There is a common misconception that hosting WordPress on AWS makes it scalable automatically. Every online WordPress community I visit has a fair number of posts asking about solutions for a growing site. 10 out of 10 times, these posts have a suggestion that says, “If you need scalable infrastructure, AWS is the only option.”

Suggestions like this lead to a scenario we often see when onboarding new customers at Scale Dynamix. It goes something like this:

The site starts to grow and runs into scaling troubles. Developers suggest a CDN. When the site still has issues, management decides to move the site to AWS. 

At this point, either the IT dept., or the agency managing WordPress launches a new EC2 instance. Since AWS recommends using Bitnami’s WordPress AMIs, most people go with that.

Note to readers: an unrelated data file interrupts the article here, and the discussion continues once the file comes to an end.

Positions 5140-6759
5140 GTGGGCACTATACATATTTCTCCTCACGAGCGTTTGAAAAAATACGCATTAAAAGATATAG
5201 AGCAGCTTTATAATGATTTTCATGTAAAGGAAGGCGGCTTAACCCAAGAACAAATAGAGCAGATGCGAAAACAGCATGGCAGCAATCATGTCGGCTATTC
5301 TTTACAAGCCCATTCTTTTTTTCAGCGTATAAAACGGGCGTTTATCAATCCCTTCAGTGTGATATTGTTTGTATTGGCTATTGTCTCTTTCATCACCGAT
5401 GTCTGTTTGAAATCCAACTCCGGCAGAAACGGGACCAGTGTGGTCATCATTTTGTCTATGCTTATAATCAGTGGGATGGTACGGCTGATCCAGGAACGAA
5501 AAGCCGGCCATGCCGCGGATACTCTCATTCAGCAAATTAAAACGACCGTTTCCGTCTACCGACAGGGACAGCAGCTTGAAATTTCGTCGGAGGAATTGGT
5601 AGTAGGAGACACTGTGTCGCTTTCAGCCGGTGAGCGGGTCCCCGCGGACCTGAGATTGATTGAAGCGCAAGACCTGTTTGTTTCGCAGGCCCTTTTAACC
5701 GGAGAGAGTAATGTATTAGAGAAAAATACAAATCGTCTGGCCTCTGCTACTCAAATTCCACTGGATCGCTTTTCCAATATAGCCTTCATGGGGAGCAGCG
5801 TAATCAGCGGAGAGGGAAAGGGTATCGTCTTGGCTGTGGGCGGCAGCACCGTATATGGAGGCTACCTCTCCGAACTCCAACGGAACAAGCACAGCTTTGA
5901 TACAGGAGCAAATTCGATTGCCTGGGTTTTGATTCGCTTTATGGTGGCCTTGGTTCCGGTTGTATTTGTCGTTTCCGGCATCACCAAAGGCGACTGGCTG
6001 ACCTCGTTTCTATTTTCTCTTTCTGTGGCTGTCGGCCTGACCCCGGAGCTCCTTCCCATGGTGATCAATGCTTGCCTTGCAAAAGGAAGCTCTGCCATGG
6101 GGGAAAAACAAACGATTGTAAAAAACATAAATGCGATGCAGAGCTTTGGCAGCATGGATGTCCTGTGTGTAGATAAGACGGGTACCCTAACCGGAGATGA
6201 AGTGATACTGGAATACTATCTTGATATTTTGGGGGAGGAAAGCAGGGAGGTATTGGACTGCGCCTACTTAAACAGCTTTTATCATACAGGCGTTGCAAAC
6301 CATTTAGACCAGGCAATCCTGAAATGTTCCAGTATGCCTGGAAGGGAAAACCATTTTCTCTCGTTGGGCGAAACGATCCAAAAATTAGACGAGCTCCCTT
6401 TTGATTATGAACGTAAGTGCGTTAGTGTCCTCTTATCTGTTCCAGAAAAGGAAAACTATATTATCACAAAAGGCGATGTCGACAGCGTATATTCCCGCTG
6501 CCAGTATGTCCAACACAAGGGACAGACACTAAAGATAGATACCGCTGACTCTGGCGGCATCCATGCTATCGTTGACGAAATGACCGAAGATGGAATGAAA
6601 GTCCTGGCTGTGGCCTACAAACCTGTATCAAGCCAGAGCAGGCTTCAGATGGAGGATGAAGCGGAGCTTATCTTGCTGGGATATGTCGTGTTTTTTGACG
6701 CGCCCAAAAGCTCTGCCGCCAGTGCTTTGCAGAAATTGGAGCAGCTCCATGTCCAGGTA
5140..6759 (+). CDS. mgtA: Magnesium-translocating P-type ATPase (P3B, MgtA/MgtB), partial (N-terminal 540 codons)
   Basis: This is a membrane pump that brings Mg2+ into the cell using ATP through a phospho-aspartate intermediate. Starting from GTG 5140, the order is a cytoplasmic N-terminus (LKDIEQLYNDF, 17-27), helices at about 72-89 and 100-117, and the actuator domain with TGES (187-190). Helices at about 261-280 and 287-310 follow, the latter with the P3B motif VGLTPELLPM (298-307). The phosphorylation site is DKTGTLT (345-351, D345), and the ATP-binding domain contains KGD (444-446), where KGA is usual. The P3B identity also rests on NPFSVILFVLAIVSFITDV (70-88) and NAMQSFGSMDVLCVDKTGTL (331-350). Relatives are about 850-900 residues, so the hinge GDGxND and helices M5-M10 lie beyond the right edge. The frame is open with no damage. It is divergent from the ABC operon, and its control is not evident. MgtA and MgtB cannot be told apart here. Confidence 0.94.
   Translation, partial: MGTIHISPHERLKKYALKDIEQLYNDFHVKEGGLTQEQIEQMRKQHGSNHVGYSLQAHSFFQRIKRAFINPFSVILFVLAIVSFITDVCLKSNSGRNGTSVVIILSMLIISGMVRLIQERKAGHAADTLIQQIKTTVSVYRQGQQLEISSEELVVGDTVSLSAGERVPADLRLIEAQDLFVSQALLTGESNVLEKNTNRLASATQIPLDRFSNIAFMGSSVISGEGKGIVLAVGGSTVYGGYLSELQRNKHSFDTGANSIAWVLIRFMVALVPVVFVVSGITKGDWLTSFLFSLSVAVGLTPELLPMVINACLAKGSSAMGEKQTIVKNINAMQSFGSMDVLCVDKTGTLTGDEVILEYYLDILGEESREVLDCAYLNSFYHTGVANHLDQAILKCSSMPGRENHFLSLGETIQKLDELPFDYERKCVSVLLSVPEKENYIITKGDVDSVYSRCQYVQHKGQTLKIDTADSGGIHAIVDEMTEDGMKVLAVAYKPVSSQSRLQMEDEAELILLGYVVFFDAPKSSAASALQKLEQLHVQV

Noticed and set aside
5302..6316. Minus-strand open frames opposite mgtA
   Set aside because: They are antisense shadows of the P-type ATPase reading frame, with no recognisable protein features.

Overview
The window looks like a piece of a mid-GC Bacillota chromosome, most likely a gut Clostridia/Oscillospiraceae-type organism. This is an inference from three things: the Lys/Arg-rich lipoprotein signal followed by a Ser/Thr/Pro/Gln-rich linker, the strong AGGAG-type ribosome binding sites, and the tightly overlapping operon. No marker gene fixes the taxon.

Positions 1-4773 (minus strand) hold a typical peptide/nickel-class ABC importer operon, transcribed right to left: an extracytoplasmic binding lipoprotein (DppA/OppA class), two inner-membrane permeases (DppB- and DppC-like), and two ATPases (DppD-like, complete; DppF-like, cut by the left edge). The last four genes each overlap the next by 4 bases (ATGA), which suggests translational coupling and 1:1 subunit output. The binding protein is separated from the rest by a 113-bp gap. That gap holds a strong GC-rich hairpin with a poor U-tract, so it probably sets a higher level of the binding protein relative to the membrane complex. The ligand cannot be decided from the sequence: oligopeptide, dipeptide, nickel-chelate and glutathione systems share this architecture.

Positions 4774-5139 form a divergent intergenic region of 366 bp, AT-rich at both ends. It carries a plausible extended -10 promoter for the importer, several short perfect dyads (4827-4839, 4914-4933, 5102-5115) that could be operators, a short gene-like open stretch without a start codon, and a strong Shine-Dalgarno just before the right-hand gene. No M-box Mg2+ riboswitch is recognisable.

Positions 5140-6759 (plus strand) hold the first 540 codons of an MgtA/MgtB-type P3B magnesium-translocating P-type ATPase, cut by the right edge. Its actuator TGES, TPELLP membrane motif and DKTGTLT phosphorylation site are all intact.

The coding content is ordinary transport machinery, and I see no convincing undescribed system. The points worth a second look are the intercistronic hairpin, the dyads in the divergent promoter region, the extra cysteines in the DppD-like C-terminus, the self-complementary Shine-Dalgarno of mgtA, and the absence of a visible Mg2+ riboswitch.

While these EC2 images are an excellent way to launch development environments, using them in production doesn’t provide any of the scalability or high-availability features that AWS offers. In other words, users trade their bare-metal servers and VPSs in favor of EC2 VMs and are no better off than before. And now, they also need to have a plan for backups, security, and staging sites (Most AMIs only support one WordPress install).

Here’s how I like to design a scalable and highly-available stack for WordPress using AWS: 

  1. Start with appropriately sized EC2 instances (At least two).
  2. Use an application load balancer to route traffic across instances.
  3. Use RDS / Aurora for database hosting. A separate database server facilitates horizontal scaling of web nodes.
  4. Offload static assets to S3

With a stack like this, you can add more EC2 instances as the traffic increases and delete them as needed. Elastic Beanstalk can handle this automatically if the traffic is highly variable.

You can make this stack more reliable and cost-effective by using multiple availability zones for EC2 and using spot instances to handle traffic spikes.

Granted, this is more work, but it helps WordPress scale a lot further than using a pre-created image meant for prototype sites.